During the 1990 season, Paul primarily served as a backup with at least five other defensive backs ahead of him in the depth chart.[12] Paul replaced Mark Carrier in a week five match-up against the Green Bay Packers after Carrier suffered a concussion.[13]

On August 17, 1993, after Cowboys defensive coordinator Dave Wannstedt became the head coach for the Chicago Bears, he traded Paul, linebacker John Roper and tight end Kelly Blackwell, in exchange for linebacker Vinson Smith, linebacker Barry Minter and a sixth-round draft pick (#198-Carl Reeves).[14]

Dallas Cowboys

On August 30, 1993, he was released by the Dallas Cowboys.[15]

Chicago Bears (second stint)

On August 31, 1993, he was signed as a free agent by the Chicago Bears.[16] He appeared in 8 games, playing as a nickel back on passing downs. He was cut on December 15. He started in 15 of the 70 career games he played with the Bears and registered 7 interceptions.[17]

Tampa Bay Buccaneers

On December 22, 1993, he signed as a free agent with the Tampa Bay Buccaneers.[18] He appeared in one game and was declared inactive for the season finale. He was released on August 8, 1994.[19]

NFL statistics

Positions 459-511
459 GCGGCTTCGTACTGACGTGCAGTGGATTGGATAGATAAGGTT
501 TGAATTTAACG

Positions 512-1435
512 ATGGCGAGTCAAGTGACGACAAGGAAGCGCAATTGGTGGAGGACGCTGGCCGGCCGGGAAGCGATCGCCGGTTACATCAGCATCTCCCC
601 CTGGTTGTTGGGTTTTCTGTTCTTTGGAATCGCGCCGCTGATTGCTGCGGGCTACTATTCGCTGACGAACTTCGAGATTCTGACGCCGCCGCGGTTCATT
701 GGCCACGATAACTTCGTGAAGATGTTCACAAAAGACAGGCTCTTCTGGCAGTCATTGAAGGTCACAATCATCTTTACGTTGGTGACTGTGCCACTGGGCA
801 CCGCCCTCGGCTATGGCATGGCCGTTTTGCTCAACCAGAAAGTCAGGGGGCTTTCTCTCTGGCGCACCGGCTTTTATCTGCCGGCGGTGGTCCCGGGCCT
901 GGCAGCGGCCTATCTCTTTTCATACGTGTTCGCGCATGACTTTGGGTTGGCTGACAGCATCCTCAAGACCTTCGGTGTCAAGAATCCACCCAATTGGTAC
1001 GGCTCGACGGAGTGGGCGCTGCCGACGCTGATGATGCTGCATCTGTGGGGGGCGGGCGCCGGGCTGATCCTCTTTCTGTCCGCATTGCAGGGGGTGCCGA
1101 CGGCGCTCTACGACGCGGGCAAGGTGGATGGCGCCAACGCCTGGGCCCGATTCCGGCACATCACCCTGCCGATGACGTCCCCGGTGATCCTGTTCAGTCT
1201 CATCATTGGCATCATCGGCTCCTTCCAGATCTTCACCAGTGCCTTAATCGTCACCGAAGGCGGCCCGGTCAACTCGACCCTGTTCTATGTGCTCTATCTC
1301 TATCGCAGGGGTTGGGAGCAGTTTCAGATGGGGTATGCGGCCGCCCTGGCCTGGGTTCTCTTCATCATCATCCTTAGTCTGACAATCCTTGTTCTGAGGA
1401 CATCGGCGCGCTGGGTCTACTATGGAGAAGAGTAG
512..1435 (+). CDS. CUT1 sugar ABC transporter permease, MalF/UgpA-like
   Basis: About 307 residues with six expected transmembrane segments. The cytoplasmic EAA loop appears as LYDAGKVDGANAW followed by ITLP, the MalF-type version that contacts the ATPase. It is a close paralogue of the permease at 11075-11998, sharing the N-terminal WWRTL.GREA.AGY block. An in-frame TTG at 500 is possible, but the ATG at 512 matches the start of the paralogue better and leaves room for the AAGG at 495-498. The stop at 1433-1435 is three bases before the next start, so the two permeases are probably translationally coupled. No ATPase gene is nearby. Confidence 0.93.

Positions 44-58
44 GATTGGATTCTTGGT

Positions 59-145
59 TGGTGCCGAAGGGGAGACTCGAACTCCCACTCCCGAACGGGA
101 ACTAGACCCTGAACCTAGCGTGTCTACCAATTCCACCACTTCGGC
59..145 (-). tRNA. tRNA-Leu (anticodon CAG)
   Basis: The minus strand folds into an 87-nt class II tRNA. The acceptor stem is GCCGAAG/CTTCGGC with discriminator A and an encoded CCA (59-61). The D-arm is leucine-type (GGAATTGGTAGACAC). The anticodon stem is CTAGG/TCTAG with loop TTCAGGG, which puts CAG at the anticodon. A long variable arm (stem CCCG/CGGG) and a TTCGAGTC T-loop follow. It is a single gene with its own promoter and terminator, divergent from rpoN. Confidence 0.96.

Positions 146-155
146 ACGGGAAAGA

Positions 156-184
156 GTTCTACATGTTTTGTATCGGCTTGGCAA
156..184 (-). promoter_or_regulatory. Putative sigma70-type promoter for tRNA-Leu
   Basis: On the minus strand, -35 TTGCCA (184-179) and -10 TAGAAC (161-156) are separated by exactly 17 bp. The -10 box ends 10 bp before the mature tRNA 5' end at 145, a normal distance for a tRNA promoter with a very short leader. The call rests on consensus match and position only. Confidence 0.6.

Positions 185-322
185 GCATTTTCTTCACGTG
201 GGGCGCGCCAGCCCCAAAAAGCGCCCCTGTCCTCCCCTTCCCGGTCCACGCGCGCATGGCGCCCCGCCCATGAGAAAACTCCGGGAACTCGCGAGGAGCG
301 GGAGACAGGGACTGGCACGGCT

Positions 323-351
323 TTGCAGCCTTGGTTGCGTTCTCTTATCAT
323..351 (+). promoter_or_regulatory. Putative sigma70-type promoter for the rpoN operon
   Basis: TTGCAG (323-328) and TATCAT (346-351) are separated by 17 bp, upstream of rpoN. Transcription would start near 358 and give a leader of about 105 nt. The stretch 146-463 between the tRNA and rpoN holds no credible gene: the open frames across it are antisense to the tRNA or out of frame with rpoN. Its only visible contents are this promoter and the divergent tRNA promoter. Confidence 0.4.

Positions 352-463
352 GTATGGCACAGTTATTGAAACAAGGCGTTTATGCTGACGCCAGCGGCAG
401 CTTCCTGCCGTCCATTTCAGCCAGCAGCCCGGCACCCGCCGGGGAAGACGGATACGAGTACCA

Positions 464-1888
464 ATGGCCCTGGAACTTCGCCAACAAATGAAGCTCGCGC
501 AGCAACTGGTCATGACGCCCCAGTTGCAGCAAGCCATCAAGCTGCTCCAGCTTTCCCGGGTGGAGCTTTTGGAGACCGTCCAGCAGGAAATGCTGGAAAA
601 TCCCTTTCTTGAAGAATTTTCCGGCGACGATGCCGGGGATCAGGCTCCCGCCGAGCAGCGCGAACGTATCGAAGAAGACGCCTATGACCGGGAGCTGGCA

Year Team Games Interceptions
GP GS Int Yds Avg Lng TD
1989 CHI 16 3 1 20 20 20 0
1990 CHI 16 0 2 49 24.5 26 0
1991 CHI 14 7 3 21 7 10 0
1992 CHI 16 5 1 10 10 10 0
1993 CHI 8 0 0 0 0 0 0
TB 1 0 0 0 0 0 0
Career[20] 71 15 7 100 14.3 26 0

Coaching career

In 1998, Paul rejoined his strength and conditioning coach at Syracuse, Mike Woicik, then serving in the same position with the New Orleans Saints, as the Saints' assistant strength and conditioning coach. Paul followed Woicik to the Patriots in 2000, again serving as the assistant strength and conditioning coach under Bill Belichick. After winning Super Bowl XXXVI, Super Bowl XXXVIII, and Super Bowl XXXIX with the Patriots, he left the team for the New York Jets following the 2004 season.

He spent one year under Herman Edwards as the Jets' director of physical development, then a year under Eric Mangini as the team's strength and conditioning coach. At the end of the 2006 season, Mangini chose not to renew Paul's contract.[21]

Paul was then hired by the New York Giants as their assistant strength and conditioning coach and won two more Super Bowls (XLII and XLVI) in his 12 year tenure. Paul was the assistant strength coach for the Dallas Cowboys in 2018, once again joining Woicik on an NFL coaching staff.[22] In 2020, he was named the team's head strength and conditioning coordinator. Across his coaching career, Paul was involved in five Super Bowl wins.[23]

Personal life

On November 24, 2020, Paul was rushed to the hospital after suffering a heart attack at the Cowboys' team facility,[24] and died the following day at age 54.[1][25]